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Buy Trees Online Guide

Buy Trees Online Guide - A guide to help you buy the right Trees Online

To help you identify the correct trees to buy from our extensive collection of ornamental trees available at http://www.trees-online.co.uk/ we have produced this guide to help you.

In producing this tree guide, we have produced a number of sections to provide you with a range of trees suitable for different situations, one of which will probably match your garden and are available, subject to availability, on the www.trees-online.co.uk website.  It is far from exhaustive list and it must be remembered that many trees will grow happily in a wide range of situations.

Ornamental trees are grown for the beauty of their foliage, bark, spring flowers, berries, or autumn colour.  Their ability to give their best in your garden will be affected by their suitability or otherwise of the situation in which they are planted and the characteristics of your soil.

Small (around 4 metres at 10 years) Evergreen Trees (no conifers)

Arbutus Strawberry tree, spreading with dark brown shredding bark, large dark green leave. Small white flowers, red fruits in Autumn.
Arbutus Unnedo Rubra, spreading form with pink flowers. Medium to dark green leaves.
California Lilac, large blue flowers in spring. Quite a spreading habit but not the hardiest of trees.
Norman Haddon, semi evergreen, white flowers turning to pink and red fruits in Autumn. Slightly taller than wider.
Cotoneaster, large green leaves, red berries, attracts the birds. Most varieties are spreading.
Pineapple Broom, erect shape, pineapple scented cluster. More vase shaped than spreading.
Chilean Firebrush, orange/scarlet flowers,  more vase shaped.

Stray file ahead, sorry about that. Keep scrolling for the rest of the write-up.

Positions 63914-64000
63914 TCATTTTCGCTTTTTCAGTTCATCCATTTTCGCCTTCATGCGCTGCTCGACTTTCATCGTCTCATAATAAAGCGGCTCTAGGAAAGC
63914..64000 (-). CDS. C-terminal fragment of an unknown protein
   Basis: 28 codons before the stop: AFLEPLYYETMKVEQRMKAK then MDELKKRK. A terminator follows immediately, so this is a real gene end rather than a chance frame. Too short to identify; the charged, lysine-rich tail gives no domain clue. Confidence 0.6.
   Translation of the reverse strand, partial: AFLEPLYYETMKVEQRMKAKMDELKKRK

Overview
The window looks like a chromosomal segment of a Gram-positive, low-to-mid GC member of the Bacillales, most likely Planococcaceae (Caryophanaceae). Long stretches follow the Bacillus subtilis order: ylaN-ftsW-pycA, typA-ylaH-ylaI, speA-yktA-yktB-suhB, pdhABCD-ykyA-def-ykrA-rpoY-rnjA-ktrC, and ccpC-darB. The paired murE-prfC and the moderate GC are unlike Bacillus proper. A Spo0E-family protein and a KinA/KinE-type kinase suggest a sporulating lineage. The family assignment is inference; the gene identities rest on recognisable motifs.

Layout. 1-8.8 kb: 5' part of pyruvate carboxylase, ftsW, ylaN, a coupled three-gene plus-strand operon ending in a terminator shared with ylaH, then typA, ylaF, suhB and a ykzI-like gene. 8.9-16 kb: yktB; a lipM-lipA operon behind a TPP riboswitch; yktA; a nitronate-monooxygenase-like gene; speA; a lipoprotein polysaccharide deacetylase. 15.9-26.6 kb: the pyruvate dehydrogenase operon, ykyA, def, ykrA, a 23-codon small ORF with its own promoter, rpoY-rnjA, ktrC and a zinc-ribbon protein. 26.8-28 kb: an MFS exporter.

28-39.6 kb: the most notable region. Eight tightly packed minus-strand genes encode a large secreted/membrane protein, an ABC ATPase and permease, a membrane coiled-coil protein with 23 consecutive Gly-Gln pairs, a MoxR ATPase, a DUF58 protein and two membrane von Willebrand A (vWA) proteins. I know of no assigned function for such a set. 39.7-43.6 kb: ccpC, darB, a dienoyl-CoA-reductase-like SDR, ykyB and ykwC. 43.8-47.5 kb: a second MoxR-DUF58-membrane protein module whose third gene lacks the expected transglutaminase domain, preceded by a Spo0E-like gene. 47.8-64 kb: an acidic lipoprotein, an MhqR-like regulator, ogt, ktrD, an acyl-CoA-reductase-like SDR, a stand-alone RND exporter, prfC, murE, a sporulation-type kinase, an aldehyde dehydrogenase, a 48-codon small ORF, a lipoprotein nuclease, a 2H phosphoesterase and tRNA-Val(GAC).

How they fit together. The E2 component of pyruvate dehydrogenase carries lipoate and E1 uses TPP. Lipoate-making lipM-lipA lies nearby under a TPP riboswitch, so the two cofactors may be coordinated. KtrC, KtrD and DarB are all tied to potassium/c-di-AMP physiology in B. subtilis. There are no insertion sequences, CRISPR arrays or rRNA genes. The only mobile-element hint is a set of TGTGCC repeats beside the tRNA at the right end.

Holy, all types. 
Bay Laurel,  good for cooking. Reasonably wide, typical lollipop tree shape
Chinese Privet, white flowers in Autumn. Typical lollipop tree shape
Photinia Palette, pink tinged new growth, creamy white blotches on leaves. Typical lollipop tree shape.
Photinia Red Robin, toothed leaves, red growing tips, More upright and columnar.
Cherry Laurel and Caucasica, wide spreading shrub, good for screens, small white flowers,
Portugal Laurel,  wide and spreading, small white flowers,

TREES WITH AROMATIC FOLIAGE

Trees with scented foliage or wood often give off their aroma as a result of gentle bruising.  Plant them near paths or heavily used areas, thinking about the direction of the prevailing wind.

Species     Varieties

Eucalyptus (Gum)    all
Juglans (Walnut)    all
Populus (Poplar)    candicans ‘Aurora'

TREES FOR CLAY SOILS

Clay soil is sticky and unworkable when it is wet and as hard as concrete when dry.  However, clay soil is often fertile and if properly worked can provide an excellent home.  Care should be given to providing good drainage.

Acer (Maple)     all
Aesculus (Horse Chestnut)   all
Alnus (Alder)     all
Aronia      all
Betula (Birch)    all
Carpinus (Hornbeam)   all
Cornus (Dogwood)    all
Cotinus     all
Cotoneaster     all
Crataegus (Hawthorn)   all
Eucalyptus (Gum)    all
Fraxinus (Ash)    all
Hammamelis (Witch Hazel)  all
Ilex (Holly)     all
Laburnum      all
Larix (Larch)     all
Magnolia      all
Malus (Crab Apple)    all
Populus (Poplar)    all
Prunus (Cherry)    all
Quercus (Oak)    all
Salix (Willow)    all
Sorbus (Mountain Ash or Rowan)  all
Taxodium (Swamp Cypress)  all
Taxus (Yew)     all
Tilia (Lime)     all

TREES FOR DRY, ACID SOILS